Which also brings up the role of intimidation in muzzling those celebrity voices that can really make a difference. And no one probably knows this better than Deepika Padukone. As someone who seemingly was a magnet for controversy, Padukone stayed quiet and refused to get sucked in, even when a fringe militant group threatened to cut off her nose for portraying a mythical queen in a manner that didn’t suit them. Last year though, Padukone paid a quiet visit to the JNU campus to stand in solidarity with the students and professors who had been peacefully protesting against a fee hike, but were roughed up by goons as the police stood by and watched. The right wing troll army was quick to brand her visit as a show of support to those protesting against the highly divisive Citizen Amendment Act (CAA) and the intimidation began.
What started out as a call to boycott her upcoming film soon escalated to rape and death threats. It didn’t stop there though. The long and bitter campaign against Bollywood that started a few months later took on the guise of a drugs investigation by the Narcotics Control Bureau (NCB). That the investigation would come knocking at Padukone’s door came as a shock at the time but hindsight has a way of bringing new perspectives to things. While they couldn’t nail her for anything, her manager was then targeted.
Is it really surprising then, that voices of dissent from Bollywood’s A-list have petered out one by one?
Anushka Sharma, who was very vocal on Twitter about causes she was passionate about, has in the past couple of years gone quiet. While her reasons might not be political, it can’t be easy having to deal with millions of trolls waiting for the next opportunity to blame her for her husband’s failures on the field.
Alia Bhatt, who has mostly stayed away from ever talking about politics, finally reached her tipping point last year after what happened at Jamia. When she put up a shot of the preamble of the constitution in her Insta-stories, with the message 'learn from the students,’ what followed was enough fodder for an entire treatise on the misogyny that exists in our society.
It’s not just about a person’s religion or gender anymore when it comes to the targeting of Bollywood. When television news anchors bay for ‘Bollywood’ blood 24X7 in the midst of a raging pandemic and incursions from neighbouring superpowers, you’d be daft not to see that they make for the softest targets to distract an entire population. And in light of this, keeping a low profile is probably the most prudent course of action for an actor on whose shoulders rest the entire fortunes of a film. A film, after all, is a team effort and the future successes of an entire crew are at stake when an actor takes a political stand.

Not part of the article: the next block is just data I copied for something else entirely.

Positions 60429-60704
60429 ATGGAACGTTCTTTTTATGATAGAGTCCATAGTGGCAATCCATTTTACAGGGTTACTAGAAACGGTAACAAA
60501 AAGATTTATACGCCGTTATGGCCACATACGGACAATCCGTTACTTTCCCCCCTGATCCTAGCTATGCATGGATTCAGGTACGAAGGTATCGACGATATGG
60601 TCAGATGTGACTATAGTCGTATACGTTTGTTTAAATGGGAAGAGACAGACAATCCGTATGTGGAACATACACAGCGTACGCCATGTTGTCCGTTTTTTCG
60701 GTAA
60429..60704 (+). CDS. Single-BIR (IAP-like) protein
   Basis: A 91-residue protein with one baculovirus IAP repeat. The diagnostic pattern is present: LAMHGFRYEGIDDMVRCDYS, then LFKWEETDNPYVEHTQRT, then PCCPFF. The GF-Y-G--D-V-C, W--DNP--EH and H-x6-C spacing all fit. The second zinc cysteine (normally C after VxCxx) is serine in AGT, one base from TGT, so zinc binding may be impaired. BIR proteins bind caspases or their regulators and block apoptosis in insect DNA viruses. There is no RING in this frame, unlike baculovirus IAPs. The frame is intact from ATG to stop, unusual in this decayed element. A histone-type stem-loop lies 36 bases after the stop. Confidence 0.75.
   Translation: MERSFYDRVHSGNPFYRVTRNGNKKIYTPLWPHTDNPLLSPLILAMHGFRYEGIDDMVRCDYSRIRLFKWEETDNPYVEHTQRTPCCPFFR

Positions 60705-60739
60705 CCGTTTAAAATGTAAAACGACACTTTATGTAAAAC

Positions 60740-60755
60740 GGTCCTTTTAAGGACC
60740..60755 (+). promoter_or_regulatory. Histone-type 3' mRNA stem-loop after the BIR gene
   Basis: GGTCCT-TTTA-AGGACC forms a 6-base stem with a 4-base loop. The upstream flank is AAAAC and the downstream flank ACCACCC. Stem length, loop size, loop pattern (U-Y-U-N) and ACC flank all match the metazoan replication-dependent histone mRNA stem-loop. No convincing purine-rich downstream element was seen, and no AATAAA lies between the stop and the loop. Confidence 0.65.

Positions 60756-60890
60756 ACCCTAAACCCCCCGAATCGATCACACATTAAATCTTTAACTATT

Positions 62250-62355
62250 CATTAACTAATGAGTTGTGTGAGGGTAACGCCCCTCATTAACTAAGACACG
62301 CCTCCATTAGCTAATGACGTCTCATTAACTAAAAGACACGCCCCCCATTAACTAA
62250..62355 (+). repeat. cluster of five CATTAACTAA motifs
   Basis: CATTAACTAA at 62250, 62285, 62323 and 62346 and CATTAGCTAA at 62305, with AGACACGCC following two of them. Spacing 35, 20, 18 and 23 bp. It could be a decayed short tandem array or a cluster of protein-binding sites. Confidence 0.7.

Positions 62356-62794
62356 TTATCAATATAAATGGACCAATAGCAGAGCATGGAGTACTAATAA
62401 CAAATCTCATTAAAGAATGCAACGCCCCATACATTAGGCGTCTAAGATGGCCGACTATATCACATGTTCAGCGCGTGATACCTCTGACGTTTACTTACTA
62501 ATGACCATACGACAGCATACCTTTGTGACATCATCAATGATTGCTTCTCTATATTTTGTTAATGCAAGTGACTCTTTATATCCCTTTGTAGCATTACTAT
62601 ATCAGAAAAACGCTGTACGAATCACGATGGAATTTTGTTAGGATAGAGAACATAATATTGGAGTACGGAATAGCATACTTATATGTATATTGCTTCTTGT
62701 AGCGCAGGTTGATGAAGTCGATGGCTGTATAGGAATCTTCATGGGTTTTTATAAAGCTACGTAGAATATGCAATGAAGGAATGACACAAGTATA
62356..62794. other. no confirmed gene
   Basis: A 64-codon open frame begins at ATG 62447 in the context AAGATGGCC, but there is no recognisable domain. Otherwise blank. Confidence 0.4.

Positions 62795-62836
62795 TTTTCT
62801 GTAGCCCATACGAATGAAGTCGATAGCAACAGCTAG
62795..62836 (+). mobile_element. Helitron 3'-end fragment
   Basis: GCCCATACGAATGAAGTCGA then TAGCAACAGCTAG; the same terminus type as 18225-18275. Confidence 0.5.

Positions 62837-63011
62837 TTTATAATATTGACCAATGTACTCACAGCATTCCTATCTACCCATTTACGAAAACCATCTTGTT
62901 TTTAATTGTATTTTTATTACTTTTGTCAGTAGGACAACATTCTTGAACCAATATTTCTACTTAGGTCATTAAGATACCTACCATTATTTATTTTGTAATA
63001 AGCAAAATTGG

Why then, do we as fans continue to look towards these people to legitimise our causes and battles?
In that same Roundtable last year, Swara Bhaskar had asked a pertinent question. “Why do we need causes to be legitimised by celebrities in any way? What is this culture where a cause will only come to light and be discussed if a celebrity lends a name to it? And it happens everywhere in the world. Suddenly the Tibetan issue will be talked about because Richard Gere tweeted about it. Or Palestine becomes something because Rihanna said it or the Armenian genocide because Kim Kardashian wrote about it. But that’s problematic, right? I would go to the extent of saying, ‘don't depend on us; don't ever depend on actors’. I’ll run away the day I have a film release. We should think about causes for their own merit.”
Since 2014, every time there have been lynchings, rapes or injustice of any kind, liberals have looked towards celebrities and icons to add their voices and to amplify their cause. And every single time, their silence or worse, their complicity, has failed us. Their reasons are their own and they’d have their consciences and no one else to answer to. Maybe it’s time we stopped expecting and moved on. And, more importantly, to start celebrating and supporting those who do stick their necks out.
(Karishma Upadhyay is a journalist and author of ‘Parveen Babi: A Life’. This is an opinion piece, and the views expressed are the author’s own. The Quint neither endorses nor is responsible for them.)